UN observer: "Massive crisis" in Vancouver

Mike sends in this link to an interview in the Tyee with Miloon Kothari, the UN Special Rapporteur for Housing who recently visited Canada (including Vancouver). Here’s what he had to say about our town:

There is a deep homelessness problem here. I must say I was taken aback by the scale of the crisis here in the Downtown Eastside.

It’s glaringly apparent in Vancouver that for quite some time… successive governments have failed to create the housing that is necessary. You have a legacy of misguided government policy that has led to this massive crisis in housing and homelessness.

We didn’t hear this in other places. The decrepit nature of SROs, the conditions of the buildings that people are living in, very poor health…I was repeatedly struck by the contrast that I see because it is such a beautiful city, because there has been so much investment. It is striking that a few blocks from million-dollar condominiums, that there is such immense poverty.

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TheVanMan
TheVanMan
12 years ago

Patriotz said:The real cost of rental housing is in fact lower than it was 10 or 20 years ago.People are homeless because they have mental health, drug, alcohol, or other personal problems that keep them from functioning properly.To address homelessness, you have to address these root causes. It's a social problem, not an economic one. And yes that's going to cost money. But let's not pretend that spending taxpayers' money on housing is the cure. It's not. Quite the opposite, it just pumps up the housing market more and makes housing less affordable for everyone.I said:Maybe Patriotz is really living in a fish bowl. Words like this is simply shown an ignorant person with absolutely lack of facts!Take Hong Kong for instance.In Hong Kong, government housing is available since the early 1960s. They are 2 kinds, namely the first is… Read more »

vineland
vineland
12 years ago

The reason you will never get the drug addicted mentally ill person into a group home or Riverview: Rule number one – no drugs allowed in the building. Patient: bye-bye – straight back to the street. Can we force him/her into treatment? No! civil liberties will scream, cry and howl all the way to the supreme court, if need be – "Every street person has the right to rot, don't infringe on their right!!!"I just love the catch 22 we all get to live near. A person who is too mentally ill to live on their own, goes off and self-medicates with street drugs. Now the person, already ill, is in desperate need of detox, but, due to the drugs worsening their mental stability, they resist it (paranoia of doctors, believing they are living in a Castle, or whatever). If… Read more »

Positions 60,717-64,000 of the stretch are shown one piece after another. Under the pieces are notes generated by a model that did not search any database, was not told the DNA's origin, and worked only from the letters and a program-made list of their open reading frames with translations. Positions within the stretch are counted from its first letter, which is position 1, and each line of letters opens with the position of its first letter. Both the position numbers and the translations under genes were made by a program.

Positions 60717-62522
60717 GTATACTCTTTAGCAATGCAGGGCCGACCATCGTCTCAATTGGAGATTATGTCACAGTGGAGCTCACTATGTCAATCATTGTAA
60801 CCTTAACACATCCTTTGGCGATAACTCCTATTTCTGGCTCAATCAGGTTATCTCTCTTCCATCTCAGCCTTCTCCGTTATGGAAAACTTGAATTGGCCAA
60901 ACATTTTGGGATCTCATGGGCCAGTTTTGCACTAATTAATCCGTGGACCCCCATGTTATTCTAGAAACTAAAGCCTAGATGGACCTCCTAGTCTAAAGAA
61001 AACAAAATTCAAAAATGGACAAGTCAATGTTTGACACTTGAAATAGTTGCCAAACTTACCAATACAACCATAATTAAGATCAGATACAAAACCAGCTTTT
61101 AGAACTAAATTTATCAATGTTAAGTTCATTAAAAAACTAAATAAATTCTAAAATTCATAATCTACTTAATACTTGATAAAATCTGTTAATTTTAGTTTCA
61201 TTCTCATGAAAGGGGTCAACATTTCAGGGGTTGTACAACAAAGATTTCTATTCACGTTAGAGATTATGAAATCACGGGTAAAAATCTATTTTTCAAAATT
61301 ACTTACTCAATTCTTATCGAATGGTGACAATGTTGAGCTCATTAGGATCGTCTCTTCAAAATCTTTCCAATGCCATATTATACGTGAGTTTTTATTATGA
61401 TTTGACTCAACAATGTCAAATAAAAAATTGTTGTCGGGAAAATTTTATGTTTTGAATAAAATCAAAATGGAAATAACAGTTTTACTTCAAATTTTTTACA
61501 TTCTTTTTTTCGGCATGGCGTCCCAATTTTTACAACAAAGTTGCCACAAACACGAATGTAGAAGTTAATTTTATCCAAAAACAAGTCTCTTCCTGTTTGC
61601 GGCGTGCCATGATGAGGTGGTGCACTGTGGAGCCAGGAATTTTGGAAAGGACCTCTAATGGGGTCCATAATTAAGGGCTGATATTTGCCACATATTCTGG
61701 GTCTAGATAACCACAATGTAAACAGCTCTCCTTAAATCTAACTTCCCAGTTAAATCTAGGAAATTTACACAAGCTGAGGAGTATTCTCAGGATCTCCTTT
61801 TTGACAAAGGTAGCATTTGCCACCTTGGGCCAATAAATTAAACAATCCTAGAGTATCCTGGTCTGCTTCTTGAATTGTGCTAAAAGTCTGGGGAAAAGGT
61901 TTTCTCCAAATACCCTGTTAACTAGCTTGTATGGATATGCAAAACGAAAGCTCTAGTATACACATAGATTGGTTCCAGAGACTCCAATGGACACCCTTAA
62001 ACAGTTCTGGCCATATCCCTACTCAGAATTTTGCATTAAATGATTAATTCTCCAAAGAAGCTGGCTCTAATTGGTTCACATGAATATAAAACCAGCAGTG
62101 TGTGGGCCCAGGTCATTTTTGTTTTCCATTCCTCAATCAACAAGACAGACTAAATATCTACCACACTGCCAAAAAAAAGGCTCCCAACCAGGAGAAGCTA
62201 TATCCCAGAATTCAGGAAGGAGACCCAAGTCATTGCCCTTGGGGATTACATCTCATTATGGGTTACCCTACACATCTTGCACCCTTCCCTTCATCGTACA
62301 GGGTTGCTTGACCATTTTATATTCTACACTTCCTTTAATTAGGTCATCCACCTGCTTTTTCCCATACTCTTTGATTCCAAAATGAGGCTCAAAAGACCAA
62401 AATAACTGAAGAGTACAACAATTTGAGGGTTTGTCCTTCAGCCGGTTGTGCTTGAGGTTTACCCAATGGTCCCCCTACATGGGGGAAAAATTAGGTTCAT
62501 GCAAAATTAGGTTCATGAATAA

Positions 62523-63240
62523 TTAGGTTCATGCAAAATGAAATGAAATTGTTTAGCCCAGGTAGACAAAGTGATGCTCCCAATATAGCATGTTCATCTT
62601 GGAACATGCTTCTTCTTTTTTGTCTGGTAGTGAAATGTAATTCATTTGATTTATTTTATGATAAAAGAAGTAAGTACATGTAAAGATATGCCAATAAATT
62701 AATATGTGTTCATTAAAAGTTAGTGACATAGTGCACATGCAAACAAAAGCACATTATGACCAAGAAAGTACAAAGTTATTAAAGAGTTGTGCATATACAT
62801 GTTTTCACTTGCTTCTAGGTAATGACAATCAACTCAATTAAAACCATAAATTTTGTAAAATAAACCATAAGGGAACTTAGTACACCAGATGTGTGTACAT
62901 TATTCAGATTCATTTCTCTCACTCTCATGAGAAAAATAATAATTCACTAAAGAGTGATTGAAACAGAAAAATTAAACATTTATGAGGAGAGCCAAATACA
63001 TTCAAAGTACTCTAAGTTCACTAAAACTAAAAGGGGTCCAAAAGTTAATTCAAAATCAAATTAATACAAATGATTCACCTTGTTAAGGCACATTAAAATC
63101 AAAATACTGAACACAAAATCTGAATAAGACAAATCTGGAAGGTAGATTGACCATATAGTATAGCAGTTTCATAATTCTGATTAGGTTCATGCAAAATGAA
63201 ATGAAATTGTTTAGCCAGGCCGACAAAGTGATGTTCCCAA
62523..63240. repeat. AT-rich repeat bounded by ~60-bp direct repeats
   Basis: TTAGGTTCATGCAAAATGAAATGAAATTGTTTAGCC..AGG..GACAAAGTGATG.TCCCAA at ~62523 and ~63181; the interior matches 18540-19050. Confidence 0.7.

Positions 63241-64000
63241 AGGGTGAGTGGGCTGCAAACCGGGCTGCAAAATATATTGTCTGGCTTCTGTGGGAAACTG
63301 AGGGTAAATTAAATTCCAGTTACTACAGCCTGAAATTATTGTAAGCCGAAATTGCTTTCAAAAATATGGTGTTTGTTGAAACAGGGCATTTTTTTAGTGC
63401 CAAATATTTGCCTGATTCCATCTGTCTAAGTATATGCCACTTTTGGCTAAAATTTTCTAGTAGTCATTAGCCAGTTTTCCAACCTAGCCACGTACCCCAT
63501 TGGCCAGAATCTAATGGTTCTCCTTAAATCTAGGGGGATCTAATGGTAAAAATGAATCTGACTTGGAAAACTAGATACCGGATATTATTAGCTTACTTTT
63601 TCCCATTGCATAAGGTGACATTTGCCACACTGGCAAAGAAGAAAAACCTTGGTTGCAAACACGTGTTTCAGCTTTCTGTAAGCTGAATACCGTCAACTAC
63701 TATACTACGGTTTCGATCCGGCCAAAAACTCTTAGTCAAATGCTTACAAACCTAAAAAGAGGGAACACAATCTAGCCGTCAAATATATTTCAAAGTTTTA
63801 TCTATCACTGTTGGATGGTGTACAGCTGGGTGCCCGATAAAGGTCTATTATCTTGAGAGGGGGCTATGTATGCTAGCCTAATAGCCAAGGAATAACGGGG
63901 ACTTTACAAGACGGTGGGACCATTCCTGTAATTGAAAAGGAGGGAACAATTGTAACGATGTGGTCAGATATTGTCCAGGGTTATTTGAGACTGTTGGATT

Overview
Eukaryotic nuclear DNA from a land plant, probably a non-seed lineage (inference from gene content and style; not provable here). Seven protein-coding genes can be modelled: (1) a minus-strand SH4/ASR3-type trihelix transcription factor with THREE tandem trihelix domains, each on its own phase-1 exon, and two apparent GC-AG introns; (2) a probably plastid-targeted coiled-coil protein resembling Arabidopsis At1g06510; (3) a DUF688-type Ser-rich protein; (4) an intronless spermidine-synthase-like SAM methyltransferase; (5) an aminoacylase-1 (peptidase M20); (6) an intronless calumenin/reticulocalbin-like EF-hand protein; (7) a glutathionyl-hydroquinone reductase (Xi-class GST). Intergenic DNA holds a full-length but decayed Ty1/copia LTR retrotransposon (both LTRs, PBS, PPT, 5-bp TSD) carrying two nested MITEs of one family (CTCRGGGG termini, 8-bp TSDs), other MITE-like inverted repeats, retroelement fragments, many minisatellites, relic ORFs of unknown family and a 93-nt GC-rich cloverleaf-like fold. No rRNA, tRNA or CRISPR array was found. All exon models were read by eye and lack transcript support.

craigpbbrett
craigpbbrett
12 years ago

More affordable housing, increased social assistance and a continued open-air drug market. It's a perfect storm of government incompetence.

Warren
Warren
12 years ago

vanguy What tires me is the people, like Warren, who drive through the DTES and think they have all the answers on how to help these people.Don't put words in my mouth.I merely mentioned that some low income housing is coming, yet homeless advocates are now complaining about what they asked for earlier. You're advocating blanket spending with no concrete ideas.

patriotz
patriotz
12 years ago

The real problem in Vancouver is that we're Canada's dumping ground because the weather is pretty liveable year roundLet's not forget that Ralph Klein actually bragged about giving his less desirable citizens free bus tickets to BC.Now that there's a kindred government in Victoria, you don't hear this any more, but I wonder if the practice has really stopped.

VanGuy
VanGuy
12 years ago

Patriotz and Clarke are right. What tires me is the people, like Warren, who drive through the DTES and think they have all the answers on how to help these people. Give these people dignity first, and then help them with housing, drug addiction, mental issues. It is a massive undertaking and one that no politician in BC really wants to undertake. We are running a massive budget surplus, we are overspending on civil projects all over the province, yet we don't have the will to help those who need help the most. Everytime Carole Taylor congratulates herself and her colleagues for their sound fiscal management they should feel a deep shame that with all they think they have done for this province that we still have people lined up 40-60 deep at the Union Gospel Mission, every day.